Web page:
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Strategy and leadership for a disruptive world

Advances in technologies such as artificial intelligence, robotics, nanotechnology and biotechnology have the potential to disrupt the rules of the game for every industry.

Challengers with big dreams, new tools and a "can do" attitude are creating new sources of value, changing the face of competition and disrupting the foundations on which our industries and institutions are built.

To prepare your business for the changes ahead you need to adopt a fresh approach to strategy and leadership, and be ready to disrupt your business before someone else does it for you.

Let disrupt it help set you on the right track to the future.

Communities v. Companies

BCG recently released this video of an interview with Chris Anderson (formerly Editor of Wired Magazine and more recently CEO of 3D Robotics) as part of its Technology Disruption series.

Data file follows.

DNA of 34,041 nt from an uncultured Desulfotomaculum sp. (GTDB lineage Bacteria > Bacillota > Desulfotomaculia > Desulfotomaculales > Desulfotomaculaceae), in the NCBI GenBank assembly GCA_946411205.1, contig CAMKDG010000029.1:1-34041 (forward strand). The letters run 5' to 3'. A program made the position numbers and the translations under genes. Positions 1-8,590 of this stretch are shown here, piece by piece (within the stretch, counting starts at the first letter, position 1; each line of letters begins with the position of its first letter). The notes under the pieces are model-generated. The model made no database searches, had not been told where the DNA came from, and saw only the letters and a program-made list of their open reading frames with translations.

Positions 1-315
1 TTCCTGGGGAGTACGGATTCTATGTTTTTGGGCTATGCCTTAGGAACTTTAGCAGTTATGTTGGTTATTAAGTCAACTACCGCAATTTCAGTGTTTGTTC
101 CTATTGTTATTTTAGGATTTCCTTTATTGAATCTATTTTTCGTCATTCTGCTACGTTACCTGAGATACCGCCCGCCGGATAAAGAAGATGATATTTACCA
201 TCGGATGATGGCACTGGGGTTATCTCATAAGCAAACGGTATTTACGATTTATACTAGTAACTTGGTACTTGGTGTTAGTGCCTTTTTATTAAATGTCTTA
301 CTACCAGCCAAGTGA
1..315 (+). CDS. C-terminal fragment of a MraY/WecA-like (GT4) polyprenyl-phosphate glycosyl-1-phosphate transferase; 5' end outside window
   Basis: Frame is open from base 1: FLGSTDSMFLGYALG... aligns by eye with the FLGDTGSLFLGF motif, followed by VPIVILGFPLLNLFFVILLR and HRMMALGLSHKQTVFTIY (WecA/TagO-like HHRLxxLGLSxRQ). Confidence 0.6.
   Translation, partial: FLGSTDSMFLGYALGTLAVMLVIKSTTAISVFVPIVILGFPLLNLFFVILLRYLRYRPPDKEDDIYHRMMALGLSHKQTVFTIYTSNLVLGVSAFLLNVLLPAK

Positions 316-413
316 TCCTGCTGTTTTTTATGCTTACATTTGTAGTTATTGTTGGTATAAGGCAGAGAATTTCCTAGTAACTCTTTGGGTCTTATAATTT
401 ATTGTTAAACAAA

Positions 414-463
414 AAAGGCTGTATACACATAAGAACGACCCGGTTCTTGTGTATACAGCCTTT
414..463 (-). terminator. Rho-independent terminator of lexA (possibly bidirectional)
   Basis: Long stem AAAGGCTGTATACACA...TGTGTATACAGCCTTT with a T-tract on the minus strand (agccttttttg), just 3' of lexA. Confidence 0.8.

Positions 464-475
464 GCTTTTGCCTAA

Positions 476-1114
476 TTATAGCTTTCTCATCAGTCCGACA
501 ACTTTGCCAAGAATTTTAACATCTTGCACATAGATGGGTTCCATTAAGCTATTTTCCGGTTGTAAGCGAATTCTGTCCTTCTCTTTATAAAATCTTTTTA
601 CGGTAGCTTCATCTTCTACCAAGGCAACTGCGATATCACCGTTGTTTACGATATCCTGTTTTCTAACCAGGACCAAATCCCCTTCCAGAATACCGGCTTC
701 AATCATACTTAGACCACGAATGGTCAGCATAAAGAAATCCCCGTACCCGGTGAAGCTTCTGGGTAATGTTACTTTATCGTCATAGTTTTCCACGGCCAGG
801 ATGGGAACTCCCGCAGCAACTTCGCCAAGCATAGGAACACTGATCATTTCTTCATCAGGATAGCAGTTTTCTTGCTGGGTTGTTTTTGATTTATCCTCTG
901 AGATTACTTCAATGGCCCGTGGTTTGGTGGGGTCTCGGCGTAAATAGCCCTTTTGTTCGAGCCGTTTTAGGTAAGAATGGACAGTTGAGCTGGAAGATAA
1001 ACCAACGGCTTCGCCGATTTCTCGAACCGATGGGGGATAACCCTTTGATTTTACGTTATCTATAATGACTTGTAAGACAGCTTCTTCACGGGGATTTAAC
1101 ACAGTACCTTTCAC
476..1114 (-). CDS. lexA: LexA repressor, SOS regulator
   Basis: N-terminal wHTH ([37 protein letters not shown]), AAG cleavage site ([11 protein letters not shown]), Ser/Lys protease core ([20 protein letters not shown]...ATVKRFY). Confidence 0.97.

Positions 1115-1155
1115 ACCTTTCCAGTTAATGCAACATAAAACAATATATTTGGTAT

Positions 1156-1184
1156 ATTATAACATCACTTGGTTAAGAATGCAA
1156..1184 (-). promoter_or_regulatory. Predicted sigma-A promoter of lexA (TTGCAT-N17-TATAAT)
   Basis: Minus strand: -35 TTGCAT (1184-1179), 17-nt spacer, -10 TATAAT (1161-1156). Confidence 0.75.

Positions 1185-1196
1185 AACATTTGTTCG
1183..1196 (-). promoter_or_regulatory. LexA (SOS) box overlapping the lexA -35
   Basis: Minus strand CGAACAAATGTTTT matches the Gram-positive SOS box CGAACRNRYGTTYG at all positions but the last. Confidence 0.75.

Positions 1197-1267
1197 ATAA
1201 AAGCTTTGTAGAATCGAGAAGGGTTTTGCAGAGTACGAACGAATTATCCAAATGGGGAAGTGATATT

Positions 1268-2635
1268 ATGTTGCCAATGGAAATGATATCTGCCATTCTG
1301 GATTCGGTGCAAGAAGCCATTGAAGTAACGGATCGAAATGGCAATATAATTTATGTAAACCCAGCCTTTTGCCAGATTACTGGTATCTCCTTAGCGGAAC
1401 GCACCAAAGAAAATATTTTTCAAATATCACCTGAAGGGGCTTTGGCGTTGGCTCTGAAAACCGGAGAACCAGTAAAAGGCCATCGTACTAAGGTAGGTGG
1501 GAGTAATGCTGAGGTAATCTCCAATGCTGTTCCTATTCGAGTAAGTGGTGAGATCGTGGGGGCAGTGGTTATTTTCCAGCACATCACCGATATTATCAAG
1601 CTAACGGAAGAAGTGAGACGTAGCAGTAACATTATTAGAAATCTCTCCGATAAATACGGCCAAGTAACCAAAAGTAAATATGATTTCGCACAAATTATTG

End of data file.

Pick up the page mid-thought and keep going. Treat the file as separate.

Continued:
In it he argues a number of interesting points, including that:

  • There's a distinct difference between companies and communities
  • Moore's Law and the resulting exponential improvements in the price-performance equation are creating the conditions that enable communities to emerge and thrive (i.e. the means of communicating and networking and access to DIY manufacturing, research, production etc.)
  • You need to ask yourself which has primacy in your business model because at some point the two will come into conflict
  • If you get the community right, opportunities will flow for the company
  • If you get the community wrong, the engine of innovation will disappear and you'll harm the company
  • Communities actually require a greater leadership than companies (contrary to popular perceptions of them being self-organising etc.)

So why is this of interest in the context of disruption? The answer is that so many of the things that define a community are the exact opposite of the things that underpin our traditional view of the company.  More importantly, it's much easier to make the leap from the traditional company to the new world community on an intellectual basis than it is to do it in practice.  The reality is that, if Chris Anderson is correct, most incumbents won't realise it until it's too late and those that do will struggle to make the transition because they are simply too invested in the mindsets (beliefs, assumptions, orthodoxies etc.) of the traditional company to make the transition in a meaningful way.  That's a recipe for disruption.


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